Heather Dodd and Colin Savage work outside the glare of publicity, putting low-income housing theory into practice. Dodd is a product of UCT under Ivor Prinsloo. In fact her Master's thesis was base on insider knowledge of the Prinsloo group's work at Rand Mines Properties at the beginning of the 1970s - not an uncritical work but a valuable case-study of theory and practice out of joint.
Like Jo Noero, Savage had worked at BDG (Building Design Group, Durban) - a practice that produced modern collaborative architecture with a regional flavour - before the term Critical Regionalism was invented. Their's was an intuitive, non-intellectual design process according to Paul Sanders, the group historian.
Dodd and Savage's Albert Street housing (2000-2002), on the eastern edge of the inner city, is the fourth in the sequence of social housing developments commissioned by the Johannesburg Housing Company (JHC), a low-key, private, non-governmental housing organization which specialises in the creation of subsidised inner-city, or near central city, rental stock.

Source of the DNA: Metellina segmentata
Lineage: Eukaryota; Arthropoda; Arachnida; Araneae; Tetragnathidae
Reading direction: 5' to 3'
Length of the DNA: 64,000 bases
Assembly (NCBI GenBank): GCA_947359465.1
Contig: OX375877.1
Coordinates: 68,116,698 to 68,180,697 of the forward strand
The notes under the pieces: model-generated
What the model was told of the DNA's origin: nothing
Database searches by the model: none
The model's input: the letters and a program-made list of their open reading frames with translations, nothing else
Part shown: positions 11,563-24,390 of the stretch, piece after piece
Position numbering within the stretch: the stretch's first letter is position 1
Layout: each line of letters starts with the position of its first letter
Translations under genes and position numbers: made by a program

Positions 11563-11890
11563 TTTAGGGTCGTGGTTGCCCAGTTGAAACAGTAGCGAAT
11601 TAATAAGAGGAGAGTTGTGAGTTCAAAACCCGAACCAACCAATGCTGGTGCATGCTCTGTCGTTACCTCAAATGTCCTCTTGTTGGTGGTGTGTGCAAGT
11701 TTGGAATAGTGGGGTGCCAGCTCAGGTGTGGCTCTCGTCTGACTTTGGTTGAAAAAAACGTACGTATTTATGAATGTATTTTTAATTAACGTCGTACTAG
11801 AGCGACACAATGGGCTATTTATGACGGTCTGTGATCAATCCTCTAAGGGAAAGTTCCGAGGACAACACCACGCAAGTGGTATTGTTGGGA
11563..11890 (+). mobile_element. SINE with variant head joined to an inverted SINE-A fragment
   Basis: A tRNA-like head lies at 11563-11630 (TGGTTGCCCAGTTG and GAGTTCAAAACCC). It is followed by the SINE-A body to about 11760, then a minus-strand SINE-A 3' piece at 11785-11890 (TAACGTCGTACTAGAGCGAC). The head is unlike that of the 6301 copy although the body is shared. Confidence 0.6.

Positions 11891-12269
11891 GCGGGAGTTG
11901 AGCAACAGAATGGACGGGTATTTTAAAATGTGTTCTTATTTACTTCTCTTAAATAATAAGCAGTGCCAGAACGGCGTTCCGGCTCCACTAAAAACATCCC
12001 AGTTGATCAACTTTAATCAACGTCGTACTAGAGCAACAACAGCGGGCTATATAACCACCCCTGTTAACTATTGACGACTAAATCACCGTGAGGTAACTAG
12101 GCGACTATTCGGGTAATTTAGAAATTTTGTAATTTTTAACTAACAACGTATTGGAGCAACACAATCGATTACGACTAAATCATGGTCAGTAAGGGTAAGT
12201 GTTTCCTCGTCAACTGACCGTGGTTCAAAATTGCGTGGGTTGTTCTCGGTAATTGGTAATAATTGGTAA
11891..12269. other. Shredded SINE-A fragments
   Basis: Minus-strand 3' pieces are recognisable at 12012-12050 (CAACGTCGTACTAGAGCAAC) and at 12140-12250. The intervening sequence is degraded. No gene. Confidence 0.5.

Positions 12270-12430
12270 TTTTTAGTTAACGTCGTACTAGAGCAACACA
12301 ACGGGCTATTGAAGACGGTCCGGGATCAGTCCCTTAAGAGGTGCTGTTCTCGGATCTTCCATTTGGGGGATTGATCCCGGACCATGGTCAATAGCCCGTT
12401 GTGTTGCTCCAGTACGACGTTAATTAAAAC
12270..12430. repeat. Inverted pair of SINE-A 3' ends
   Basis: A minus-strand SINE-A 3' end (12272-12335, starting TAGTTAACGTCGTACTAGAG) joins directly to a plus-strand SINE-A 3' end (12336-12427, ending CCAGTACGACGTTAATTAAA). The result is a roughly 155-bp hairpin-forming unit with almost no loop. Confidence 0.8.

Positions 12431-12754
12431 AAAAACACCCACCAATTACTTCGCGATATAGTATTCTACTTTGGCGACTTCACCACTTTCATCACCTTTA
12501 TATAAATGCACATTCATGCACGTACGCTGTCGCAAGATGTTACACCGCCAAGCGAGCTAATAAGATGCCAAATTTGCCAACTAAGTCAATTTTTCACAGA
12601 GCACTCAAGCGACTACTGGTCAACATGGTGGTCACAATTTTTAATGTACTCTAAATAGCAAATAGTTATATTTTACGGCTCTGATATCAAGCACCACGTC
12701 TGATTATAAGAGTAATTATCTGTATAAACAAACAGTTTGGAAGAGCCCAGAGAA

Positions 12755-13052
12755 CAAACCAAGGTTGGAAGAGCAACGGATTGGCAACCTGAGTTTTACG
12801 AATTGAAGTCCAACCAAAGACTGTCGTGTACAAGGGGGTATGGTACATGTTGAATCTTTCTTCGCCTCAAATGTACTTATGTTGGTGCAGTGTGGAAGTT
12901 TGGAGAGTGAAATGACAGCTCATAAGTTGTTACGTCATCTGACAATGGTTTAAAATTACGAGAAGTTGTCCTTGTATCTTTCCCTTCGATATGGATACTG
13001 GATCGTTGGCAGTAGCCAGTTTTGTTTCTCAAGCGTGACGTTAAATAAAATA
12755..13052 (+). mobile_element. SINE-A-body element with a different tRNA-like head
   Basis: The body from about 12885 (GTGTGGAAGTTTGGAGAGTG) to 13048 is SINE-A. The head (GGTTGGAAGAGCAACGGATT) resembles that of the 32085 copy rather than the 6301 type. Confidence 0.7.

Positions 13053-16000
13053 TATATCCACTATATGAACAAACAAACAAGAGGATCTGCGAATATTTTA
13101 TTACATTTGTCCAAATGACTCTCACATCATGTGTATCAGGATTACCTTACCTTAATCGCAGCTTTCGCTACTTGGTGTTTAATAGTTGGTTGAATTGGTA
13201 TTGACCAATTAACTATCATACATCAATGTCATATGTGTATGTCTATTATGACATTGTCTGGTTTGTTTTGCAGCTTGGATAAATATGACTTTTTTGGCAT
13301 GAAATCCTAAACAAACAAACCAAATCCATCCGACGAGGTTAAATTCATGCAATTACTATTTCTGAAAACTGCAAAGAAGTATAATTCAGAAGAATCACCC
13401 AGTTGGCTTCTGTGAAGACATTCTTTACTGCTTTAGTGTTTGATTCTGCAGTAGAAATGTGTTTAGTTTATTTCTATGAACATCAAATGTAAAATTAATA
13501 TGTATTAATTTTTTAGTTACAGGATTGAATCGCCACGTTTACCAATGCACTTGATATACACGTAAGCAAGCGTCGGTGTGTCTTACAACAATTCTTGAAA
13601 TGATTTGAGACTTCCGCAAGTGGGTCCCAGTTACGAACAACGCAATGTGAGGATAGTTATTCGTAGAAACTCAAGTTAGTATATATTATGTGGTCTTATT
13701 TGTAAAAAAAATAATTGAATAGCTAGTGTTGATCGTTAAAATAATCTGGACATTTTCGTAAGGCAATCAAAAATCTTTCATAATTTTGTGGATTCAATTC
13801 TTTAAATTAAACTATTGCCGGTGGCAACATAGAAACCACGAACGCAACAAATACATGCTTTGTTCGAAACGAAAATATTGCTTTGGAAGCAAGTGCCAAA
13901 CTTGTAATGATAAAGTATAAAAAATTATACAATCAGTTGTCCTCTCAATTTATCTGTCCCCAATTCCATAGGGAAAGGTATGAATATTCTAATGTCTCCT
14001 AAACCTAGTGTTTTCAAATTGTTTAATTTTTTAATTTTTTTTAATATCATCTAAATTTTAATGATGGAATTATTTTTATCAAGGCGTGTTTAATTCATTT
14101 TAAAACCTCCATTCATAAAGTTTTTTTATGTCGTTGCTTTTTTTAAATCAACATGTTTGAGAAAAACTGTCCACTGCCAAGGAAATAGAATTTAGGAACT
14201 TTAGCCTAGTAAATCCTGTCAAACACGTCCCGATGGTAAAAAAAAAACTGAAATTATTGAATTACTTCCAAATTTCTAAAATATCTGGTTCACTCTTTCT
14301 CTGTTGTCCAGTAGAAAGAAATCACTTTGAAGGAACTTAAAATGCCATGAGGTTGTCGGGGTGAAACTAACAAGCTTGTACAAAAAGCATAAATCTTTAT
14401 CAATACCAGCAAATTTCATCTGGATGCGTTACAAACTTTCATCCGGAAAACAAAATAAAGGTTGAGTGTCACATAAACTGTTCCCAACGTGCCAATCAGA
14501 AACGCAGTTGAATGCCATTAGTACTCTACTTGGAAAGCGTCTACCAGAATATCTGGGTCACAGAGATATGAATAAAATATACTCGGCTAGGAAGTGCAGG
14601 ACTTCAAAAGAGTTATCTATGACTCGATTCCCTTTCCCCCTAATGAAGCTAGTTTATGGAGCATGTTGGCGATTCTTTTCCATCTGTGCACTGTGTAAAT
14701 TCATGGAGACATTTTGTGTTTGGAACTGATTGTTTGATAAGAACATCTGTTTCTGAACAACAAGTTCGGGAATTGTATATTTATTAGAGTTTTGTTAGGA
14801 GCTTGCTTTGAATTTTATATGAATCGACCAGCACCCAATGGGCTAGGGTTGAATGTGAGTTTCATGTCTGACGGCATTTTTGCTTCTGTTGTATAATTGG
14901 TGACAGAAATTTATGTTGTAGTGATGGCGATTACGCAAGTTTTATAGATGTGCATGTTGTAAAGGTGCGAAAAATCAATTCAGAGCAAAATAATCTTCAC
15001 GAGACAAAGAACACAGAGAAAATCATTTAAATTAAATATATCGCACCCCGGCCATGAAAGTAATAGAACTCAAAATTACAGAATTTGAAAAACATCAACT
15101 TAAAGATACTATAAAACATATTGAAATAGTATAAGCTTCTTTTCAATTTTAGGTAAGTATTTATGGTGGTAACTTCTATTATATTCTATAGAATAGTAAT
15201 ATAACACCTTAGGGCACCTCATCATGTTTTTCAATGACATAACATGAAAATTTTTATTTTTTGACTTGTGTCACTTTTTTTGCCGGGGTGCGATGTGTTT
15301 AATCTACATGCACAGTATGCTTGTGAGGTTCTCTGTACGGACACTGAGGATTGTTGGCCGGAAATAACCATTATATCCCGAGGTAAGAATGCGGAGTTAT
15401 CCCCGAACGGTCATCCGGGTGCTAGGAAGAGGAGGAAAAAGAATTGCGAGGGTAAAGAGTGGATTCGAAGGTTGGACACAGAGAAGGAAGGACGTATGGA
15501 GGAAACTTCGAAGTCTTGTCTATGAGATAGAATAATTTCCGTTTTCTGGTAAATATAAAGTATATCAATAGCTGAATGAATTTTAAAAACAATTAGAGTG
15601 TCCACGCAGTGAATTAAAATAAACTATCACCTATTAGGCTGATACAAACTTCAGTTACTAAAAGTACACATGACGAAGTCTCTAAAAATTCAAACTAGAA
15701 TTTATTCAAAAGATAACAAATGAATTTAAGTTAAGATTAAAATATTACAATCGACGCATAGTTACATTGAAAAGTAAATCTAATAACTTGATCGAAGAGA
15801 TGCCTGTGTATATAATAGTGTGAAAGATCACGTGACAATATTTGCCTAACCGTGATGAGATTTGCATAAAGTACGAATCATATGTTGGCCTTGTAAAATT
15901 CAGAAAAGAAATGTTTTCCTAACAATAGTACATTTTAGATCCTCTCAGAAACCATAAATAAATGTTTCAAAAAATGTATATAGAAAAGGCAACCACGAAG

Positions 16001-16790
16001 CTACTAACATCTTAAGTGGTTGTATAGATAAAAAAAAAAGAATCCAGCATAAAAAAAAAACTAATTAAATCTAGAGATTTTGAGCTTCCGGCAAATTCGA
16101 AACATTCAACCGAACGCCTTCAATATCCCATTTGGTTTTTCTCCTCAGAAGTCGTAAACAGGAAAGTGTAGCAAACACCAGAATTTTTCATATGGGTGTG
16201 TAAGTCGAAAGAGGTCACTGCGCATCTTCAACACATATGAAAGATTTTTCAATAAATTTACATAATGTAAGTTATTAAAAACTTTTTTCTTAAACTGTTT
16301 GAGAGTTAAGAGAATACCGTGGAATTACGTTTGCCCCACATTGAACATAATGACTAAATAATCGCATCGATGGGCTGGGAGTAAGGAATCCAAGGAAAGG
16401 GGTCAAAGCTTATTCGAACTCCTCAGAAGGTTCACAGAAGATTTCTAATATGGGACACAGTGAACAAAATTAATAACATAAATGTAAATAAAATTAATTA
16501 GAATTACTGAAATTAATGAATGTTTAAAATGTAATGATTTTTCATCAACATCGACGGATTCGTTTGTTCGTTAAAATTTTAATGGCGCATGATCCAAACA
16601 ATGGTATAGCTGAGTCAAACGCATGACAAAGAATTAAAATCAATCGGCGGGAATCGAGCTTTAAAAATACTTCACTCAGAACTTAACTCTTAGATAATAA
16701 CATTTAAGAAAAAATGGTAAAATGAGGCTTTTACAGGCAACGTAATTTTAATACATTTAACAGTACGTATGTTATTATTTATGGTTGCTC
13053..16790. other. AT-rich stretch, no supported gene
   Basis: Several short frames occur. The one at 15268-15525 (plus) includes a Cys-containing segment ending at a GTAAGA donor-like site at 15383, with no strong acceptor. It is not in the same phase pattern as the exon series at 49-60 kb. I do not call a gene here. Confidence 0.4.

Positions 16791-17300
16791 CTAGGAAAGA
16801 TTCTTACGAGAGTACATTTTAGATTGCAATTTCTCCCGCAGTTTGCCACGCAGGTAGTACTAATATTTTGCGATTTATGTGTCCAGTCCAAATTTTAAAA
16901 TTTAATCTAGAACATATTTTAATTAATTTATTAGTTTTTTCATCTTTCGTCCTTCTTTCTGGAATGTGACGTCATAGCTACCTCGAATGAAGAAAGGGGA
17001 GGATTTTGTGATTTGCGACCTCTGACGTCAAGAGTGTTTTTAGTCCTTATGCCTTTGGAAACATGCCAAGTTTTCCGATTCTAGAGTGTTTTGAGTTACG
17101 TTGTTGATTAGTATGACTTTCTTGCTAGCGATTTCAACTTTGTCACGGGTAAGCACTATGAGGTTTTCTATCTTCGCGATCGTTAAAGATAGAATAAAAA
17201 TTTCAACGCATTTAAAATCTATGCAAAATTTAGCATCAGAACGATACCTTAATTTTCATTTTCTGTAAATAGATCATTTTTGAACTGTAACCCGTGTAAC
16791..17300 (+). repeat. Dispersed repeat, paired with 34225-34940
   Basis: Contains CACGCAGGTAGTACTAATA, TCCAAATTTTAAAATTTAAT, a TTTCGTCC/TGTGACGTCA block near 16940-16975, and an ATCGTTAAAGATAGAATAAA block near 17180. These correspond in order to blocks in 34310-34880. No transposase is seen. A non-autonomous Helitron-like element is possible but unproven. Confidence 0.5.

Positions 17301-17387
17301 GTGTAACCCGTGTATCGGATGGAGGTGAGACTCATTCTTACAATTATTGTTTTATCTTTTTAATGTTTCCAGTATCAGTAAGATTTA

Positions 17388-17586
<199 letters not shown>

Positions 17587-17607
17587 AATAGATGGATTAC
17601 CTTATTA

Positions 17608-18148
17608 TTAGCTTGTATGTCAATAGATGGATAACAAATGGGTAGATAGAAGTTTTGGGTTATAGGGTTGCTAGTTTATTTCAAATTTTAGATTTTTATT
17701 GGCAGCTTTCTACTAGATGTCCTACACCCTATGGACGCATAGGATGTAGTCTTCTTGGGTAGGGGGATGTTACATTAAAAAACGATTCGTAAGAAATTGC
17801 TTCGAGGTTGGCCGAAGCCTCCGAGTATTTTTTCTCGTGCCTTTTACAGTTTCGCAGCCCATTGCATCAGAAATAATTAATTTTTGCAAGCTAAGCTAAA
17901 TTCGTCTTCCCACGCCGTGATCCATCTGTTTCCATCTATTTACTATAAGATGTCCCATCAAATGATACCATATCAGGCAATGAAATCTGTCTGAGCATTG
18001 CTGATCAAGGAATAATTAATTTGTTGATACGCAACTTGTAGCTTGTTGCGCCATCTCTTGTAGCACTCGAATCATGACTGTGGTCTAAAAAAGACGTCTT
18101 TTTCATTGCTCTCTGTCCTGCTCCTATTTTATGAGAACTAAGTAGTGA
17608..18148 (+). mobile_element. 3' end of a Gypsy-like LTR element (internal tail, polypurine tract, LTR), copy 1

JHC's project at Tribunal Gardens, Fordsburg (2001) designed by the young architect Anca Szalavicz, basically comprises 3-storey walk-up blocks, with occassional 4th level attic rooms. There are projecting sun-balconies, facebrick walling with upper storey plaster finish and highlighted upper storey windows - all part of a breaking up of uniformity. The romantic play of tiled roofscape without gutters is characteristic of the intricate design strategy. The architect's intensions, working through a Continental urban sensibility, are clearly indicated in her working Streetscape Elevation, which shows the visual interest and intricacy of a Hanseatic market town. Modern comparisons are found in the asymetrical housing of the Italian architect Giancarlo de Carlo and of the Indian architect Charles Correa.
Please note that this article has been taken from Johannesburg Transition - Architecture & Society from 1950 written and © by Clive M Chipkin.